July 2009: Medical Education
K Malterud
Qualitative research methods could help us to improve our understanding of medicine. Rather than thinking of qualitative and quantitative strategies as incompatible, they should be seen as complementary. Although procedures for textual interpretation differ from those of statistical analysis, because of the different type of data used and questions to be answered, the underlying principles are much the same. In this article I propose relevance, validity, and reflexivity as overall standards for qualitative inquiry...
August 11, 2001: Lancet
Subha Ramani, Karen Mann
Many research questions posed by medical educators could be answered more effectively by the application of carefully selected qualitative research design than traditional quantitative research methods. Indeed, in many cases using mixed methods research would expand the scope of a study and yield meaningful qualitative data in addition to quantitative data. Qualitative research seeks to understand people's experiences, the meanings they assign to those experiences, the psychosocial aspects of and language used in interpersonal interactions, and the factors that influence perspectives and interactions...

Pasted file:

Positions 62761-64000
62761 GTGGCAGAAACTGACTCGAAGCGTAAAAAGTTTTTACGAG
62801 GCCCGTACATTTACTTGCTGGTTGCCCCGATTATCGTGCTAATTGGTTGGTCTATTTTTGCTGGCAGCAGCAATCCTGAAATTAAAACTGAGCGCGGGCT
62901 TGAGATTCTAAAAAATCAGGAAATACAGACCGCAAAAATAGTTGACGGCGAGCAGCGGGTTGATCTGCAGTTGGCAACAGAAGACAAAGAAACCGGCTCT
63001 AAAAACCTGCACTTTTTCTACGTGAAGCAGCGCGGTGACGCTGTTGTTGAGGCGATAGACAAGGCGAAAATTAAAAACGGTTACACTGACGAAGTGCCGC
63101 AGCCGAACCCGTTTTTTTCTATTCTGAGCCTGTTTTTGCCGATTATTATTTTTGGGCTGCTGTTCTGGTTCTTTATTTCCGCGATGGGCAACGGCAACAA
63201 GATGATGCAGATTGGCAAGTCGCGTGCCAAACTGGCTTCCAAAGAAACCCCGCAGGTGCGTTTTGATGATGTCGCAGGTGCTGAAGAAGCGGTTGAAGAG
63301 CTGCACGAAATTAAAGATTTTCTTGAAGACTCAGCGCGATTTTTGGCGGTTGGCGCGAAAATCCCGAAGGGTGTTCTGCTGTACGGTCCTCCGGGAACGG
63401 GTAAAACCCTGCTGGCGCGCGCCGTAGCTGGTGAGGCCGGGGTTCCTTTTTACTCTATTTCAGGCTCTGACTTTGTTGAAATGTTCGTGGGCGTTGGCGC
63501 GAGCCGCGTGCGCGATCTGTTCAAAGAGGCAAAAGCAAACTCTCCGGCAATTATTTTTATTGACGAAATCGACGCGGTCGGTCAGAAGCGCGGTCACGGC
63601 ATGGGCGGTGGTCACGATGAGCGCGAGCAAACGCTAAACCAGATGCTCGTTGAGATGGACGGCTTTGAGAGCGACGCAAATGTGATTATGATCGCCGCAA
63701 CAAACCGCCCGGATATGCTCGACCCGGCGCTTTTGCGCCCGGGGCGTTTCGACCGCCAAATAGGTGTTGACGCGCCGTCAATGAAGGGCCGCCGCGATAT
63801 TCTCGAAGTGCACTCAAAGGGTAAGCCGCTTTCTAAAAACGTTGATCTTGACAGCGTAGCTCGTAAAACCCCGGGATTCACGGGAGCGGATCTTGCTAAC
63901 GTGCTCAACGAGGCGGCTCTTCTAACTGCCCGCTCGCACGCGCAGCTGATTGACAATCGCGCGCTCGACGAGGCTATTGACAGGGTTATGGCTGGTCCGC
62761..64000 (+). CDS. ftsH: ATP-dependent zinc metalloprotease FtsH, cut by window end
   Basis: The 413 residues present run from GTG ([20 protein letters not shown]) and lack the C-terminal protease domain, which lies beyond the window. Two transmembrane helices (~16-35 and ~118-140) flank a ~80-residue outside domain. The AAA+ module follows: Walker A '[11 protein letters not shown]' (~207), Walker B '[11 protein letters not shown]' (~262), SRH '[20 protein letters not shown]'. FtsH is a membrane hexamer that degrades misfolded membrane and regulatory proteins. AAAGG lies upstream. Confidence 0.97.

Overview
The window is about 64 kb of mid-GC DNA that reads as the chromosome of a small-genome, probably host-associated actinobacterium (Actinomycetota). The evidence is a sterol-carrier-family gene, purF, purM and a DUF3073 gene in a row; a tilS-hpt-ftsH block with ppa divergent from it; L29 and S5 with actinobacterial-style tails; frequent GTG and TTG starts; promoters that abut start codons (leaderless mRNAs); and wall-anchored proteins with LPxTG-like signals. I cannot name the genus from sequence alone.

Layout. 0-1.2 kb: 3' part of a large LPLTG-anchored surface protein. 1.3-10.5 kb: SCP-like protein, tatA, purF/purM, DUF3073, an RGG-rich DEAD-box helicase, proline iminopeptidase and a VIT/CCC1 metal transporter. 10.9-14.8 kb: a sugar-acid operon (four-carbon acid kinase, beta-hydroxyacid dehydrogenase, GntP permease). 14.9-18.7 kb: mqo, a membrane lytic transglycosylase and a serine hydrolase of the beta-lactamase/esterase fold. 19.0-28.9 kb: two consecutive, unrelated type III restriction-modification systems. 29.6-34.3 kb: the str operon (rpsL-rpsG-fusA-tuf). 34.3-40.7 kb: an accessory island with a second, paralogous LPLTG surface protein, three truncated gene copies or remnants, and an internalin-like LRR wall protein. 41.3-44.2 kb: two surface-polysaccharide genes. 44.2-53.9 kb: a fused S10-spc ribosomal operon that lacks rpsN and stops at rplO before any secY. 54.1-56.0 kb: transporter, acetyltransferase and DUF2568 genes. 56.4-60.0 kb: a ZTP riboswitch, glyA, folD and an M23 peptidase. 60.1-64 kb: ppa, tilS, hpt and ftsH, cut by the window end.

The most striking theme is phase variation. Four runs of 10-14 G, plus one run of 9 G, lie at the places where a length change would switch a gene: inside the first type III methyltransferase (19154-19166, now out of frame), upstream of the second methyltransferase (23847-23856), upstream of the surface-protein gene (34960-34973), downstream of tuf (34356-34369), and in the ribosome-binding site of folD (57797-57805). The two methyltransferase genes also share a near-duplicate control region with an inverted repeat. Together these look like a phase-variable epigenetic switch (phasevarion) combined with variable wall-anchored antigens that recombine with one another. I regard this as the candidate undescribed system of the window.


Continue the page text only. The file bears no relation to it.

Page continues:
May 2016: Medical Teacher
Bridget C O'Brien, Ilene B Harris, Thomas J Beckman, Darcy A Reed, David A Cook
PURPOSE: Standards for reporting exist for many types of quantitative research, but currently none exist for the broad spectrum of qualitative research. The purpose of the present study was to formulate and define standards for reporting qualitative research while preserving the requisite flexibility to accommodate various paradigms, approaches, and methods. METHOD: The authors identified guidelines, reporting standards, and critical appraisal criteria for qualitative research by searching PubMed, Web of Science, and Google through July 2013; reviewing the reference lists of retrieved sources; and contacting experts...